Freedom From What?

American Flag

We talk about being free in the US, but are we really free?  Do you feel free?  Do you see freedom exhibited among our most powerful and privileged?  Do you think our ultra-partisan legislators are free?  Do you think our addicted and self-indulgent sports heroes are free? When a Gallup poll tells us that almost 50% of people in the US are not engaged in their jobs, are we free? 

As we approach July 4 when Americans celebrate our nation’s independence, perhaps we should pause and consider how we limit our own individual and collective freedom.  We live in a nation with extraordinary wealth and opportunity, yet we make “choices that limit our choices” every day.  It is easy to point the finger elsewhere and blame others for enslaving us, but that only exaggerates our dissatisfaction. It makes us feel even more helpless and hopeless—victims of our own expectations. 

We have a choice. We can engage with each other and with our environments in ways that generate creative options for action. We can choose to focus on possibility and to adapt to the world as it is, rather than whining about the way we wish it could be.  We can stand in inquiry and create a world that is full of hope and energy.  How? We can engage in Adaptive Action and follow three very simple rules. 

Adaptive Action is a three-question practice that puts you in control, even in the most uncertain situations.  What?  helps you notice what is happening in the world around you, so you see openings you might have missed.   So what?  breaks through habits and assumptions so you can explore opportunities you never would have imagined.   Now what?  moves you out of helplessness and into action. As you act, the patterns around you shift, and you begin your freeing cycle of inquiry again.  What? So what? Now what?

Even the best Adaptive Action can derail when judgment, defensiveness, or conflict cloud perceptions.  If my answer to  What?  focuses on the worst in others, defending myself, or reinforcing conflict, then Adaptive Action merely strengthens patterns that enslave me. To avoid these traps, I can follow three very simple rules.

Rule 1: Turn judgment into curiosity. Judgment, even when it is true, blocks choice.  It locks me into anger or bias. At the same time, it limits the amount of freedom I am willing to give to the other. When I assume my co-worker is competing with me, that he isn’t working as hard as I am, that he wants my job, I’m stuck in a negative world of my own creation.  If, on the other hand, I am curious about his motivations and ask about his expectations, then I open my choices and his to explore opportunities for shared understanding or action.  As a boss, curiosity creates employee engagement.  As a parent it opens honest affection. As a citizen it supports civil discourse. As a world neighbor it dissolves xenophobia. Curiosity breeds freedom.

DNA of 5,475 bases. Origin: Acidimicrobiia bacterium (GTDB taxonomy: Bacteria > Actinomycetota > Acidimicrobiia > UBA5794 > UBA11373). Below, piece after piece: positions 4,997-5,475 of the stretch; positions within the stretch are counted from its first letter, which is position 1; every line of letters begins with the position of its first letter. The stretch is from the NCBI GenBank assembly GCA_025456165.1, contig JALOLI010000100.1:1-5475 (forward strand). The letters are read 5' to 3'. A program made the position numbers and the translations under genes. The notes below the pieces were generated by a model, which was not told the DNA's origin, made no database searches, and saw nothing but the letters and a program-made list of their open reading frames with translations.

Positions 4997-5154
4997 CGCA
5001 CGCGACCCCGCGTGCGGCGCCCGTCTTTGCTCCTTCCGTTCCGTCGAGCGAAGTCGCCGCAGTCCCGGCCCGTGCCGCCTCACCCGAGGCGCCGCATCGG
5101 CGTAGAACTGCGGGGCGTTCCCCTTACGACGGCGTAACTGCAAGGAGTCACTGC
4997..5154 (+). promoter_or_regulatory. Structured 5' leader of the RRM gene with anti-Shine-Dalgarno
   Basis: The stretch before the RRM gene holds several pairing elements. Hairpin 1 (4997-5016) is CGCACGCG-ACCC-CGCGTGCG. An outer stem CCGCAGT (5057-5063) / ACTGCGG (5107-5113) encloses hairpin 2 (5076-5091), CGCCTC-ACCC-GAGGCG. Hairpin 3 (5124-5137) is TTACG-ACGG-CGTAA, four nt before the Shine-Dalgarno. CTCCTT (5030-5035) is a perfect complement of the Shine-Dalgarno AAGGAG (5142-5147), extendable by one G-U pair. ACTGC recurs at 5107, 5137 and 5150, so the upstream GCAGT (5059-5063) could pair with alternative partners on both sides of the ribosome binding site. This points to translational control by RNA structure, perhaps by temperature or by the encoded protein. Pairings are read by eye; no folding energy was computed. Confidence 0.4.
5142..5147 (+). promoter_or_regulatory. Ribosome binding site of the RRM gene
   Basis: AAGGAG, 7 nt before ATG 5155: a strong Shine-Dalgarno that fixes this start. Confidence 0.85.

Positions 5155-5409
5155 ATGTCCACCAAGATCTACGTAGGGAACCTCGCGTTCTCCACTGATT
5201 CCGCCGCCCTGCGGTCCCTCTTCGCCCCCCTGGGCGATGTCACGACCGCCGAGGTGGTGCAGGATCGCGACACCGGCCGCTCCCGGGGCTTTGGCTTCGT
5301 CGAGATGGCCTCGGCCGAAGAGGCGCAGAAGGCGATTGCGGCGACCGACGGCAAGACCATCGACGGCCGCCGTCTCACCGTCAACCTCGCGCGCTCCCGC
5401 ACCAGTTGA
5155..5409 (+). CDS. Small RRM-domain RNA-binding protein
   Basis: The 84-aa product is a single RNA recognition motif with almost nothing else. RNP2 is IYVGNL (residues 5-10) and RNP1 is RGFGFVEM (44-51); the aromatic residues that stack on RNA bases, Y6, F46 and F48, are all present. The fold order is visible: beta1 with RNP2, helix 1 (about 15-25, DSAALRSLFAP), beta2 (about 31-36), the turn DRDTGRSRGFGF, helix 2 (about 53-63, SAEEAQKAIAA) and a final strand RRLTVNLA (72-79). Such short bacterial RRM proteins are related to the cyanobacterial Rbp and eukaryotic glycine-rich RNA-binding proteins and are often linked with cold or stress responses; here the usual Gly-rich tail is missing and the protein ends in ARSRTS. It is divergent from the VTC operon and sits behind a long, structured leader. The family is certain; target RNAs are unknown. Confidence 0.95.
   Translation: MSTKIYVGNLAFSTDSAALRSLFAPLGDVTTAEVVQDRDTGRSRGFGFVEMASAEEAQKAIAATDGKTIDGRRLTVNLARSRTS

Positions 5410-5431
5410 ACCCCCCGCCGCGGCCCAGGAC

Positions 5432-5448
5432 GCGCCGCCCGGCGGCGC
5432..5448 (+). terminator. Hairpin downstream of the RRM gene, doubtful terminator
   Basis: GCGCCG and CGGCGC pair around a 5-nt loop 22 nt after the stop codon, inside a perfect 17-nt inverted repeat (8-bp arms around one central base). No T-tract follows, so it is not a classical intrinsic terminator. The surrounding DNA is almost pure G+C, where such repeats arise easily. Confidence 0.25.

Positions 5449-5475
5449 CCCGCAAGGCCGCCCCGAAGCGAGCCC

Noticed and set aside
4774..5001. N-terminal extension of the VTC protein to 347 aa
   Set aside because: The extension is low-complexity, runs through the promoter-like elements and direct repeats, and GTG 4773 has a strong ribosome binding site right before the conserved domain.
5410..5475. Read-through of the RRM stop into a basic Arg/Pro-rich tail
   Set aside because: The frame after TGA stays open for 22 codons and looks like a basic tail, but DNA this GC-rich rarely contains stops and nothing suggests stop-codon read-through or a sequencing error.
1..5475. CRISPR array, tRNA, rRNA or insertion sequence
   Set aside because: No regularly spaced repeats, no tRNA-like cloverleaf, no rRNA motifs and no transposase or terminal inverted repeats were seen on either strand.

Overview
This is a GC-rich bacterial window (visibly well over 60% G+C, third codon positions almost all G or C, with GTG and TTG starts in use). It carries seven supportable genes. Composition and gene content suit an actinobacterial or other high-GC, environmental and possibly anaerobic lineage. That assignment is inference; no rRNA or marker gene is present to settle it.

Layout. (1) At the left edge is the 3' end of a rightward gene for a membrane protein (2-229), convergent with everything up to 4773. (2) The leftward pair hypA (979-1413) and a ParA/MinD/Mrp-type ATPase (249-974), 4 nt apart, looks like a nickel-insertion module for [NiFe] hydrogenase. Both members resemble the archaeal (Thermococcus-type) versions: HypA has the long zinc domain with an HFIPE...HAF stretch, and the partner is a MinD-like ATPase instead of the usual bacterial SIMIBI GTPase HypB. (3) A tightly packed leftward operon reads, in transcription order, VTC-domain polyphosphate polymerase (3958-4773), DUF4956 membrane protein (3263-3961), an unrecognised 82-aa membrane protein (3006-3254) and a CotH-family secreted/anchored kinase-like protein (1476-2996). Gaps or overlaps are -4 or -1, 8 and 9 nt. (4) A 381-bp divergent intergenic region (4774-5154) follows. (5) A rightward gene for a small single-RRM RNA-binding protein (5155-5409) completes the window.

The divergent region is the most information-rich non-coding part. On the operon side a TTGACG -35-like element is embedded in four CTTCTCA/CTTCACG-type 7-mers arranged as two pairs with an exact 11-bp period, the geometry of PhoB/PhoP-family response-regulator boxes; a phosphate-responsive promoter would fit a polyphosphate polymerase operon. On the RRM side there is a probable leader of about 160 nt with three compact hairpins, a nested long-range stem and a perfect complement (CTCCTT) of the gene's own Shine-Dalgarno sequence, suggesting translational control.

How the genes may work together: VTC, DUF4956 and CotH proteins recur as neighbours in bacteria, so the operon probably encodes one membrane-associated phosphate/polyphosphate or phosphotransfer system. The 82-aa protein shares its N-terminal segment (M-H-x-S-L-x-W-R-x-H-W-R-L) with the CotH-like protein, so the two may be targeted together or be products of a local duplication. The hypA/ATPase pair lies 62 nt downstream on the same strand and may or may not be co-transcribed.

Rule 2: Turn defensiveness into self-reflection. Roosevelt told us that the “only thing we have to fear is fear itself.” Fear leads me to retreat, dig in, avoid engagement, and focus on building or maintaining boundaries to defend myself.  Those boundaries hold me hostage because they restrain the very freedom they were designed to create. Everything I invest to defend myself from economic, social, personal, political, physical threats builds walls that constrain my choices over time.  While I need to be safe, I also can explore other, more freeing ways to meet basic needs.  I practice ultimate freedom when I challenge myself.  I expand my horizons when I reflect on my own capacity to grow in new ways and to see and act differently. Self-reflection breeds freedom.

Rule 3: Turn conflict into shared inquiry. When I choose conflict—especially conflict that is prolonged and profound—I choose slavery.  Whatever I invest in anger and offensive action, I am stealing from positive passion and possibility. Even when my enemy is not immediately willing to share in inquiry, I can increase my own freedom by opening opportunities for dialogue. I ask myself, “What is a question that we can pursue together? So what options for action might serve us both? Now what path will lead us forward together?” Shared inquiry frees us from ties of history and frustration. Shared inquiry breeds freedom.

You may call me Pollyanna and retreat to the familiar safety of your self-designed constraints.  There’s nothing my Adaptive Action can do about that.  But this week, as you are thankful for the freedom granted by our forefathers decades ago, I invite you to think about the freedom you can create every day for yourself and others. Can Adaptive Action, curiosity, self-reflection, and shared inquiry help us discover a path toward freedom that does not depend on the choices of others? Are you willing to give it a try?

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